Desmond to name new London paper the Evening Mail

LONDON – Express Newspapers owner Richard Desmond is to call his planned free London newspaper the Evening Mail and is in talks with retailers about possible distribution for the title.

The name, if correct, will be seen as another challenge to London morning freesheet Metro's publisher Associated Newspapers, which used to publish the Evening News alongside the Evening Standard before scrapping the News.

News of Desmond's planned launch of a London paper emerged last week and was confirmed by a spokesman who said: "Mr Desmond feels that London is a great and diverse city, which has suffered for too long from having a single, monopoly supplier of its own newspapers."

The Evening Mail would compete head to head with Metro and the London Evening Standard, stretching advertising revenue thin.

Desmond is the second media proprietor in the last year to look at launching a London freesheet against Metro. In May, Rupert Murdoch's plans for the £100m launch of a London freesheet were scuppered, after a distribution deal with Railtrack failed to materialise.

It is the distribution issue that will be crucial for the success of any new London newspaper. Associated has a long-term contract with London Underground, ruling out the use of the tube network by any rival.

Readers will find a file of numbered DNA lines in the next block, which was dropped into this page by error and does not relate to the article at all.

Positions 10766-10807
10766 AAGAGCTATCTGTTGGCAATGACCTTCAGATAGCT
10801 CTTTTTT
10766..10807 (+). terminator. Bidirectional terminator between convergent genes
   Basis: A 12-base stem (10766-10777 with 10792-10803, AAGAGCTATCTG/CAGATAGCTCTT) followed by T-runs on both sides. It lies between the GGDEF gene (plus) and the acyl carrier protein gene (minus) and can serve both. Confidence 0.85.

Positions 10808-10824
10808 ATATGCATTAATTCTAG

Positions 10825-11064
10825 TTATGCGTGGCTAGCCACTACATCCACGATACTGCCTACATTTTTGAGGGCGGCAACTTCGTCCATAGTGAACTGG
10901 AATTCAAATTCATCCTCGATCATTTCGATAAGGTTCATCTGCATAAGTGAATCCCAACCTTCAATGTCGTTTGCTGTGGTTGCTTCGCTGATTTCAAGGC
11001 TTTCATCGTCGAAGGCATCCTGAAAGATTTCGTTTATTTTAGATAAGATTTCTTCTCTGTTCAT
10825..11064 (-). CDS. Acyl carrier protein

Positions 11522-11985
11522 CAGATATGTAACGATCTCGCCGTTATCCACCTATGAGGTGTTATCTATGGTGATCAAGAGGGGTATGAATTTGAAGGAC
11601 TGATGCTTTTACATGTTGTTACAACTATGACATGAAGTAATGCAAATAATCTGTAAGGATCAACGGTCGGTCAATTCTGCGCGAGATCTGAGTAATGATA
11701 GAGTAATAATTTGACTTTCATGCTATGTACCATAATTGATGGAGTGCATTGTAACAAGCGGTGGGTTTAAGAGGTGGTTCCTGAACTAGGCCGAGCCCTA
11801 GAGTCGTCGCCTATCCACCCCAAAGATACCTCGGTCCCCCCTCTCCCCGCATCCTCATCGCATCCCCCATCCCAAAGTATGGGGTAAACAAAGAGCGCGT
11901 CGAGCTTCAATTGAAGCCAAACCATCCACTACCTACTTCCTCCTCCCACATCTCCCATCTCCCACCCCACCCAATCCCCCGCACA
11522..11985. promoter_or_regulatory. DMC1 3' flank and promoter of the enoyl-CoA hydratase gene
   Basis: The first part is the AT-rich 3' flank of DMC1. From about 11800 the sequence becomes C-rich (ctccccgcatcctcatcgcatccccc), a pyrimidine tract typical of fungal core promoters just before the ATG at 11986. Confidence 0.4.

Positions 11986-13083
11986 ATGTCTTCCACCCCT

The move by Express Newspapers, which is publishes the Daily Express and the Daily Star, comes as renewed speculation surfaces that Associated is examining the idea of an afternoon edition of the Metro, sparking a possible free newspaper war.

As well as London, the Metro brand is currently distributed in Manchester, Durham, the Midlands, Yorkshire and parts of Scotland.

The last time there was a newspaper battle in London was back in the 1980s, when Robert Maxwell tried to launch a 24-hour newspaper, the London Daily News.

To combat this threat, Associated temporarily bought back the Evening News, which it sold at a knockdown price. The Evening News was closed again as soon as Maxwell admitted defeat.

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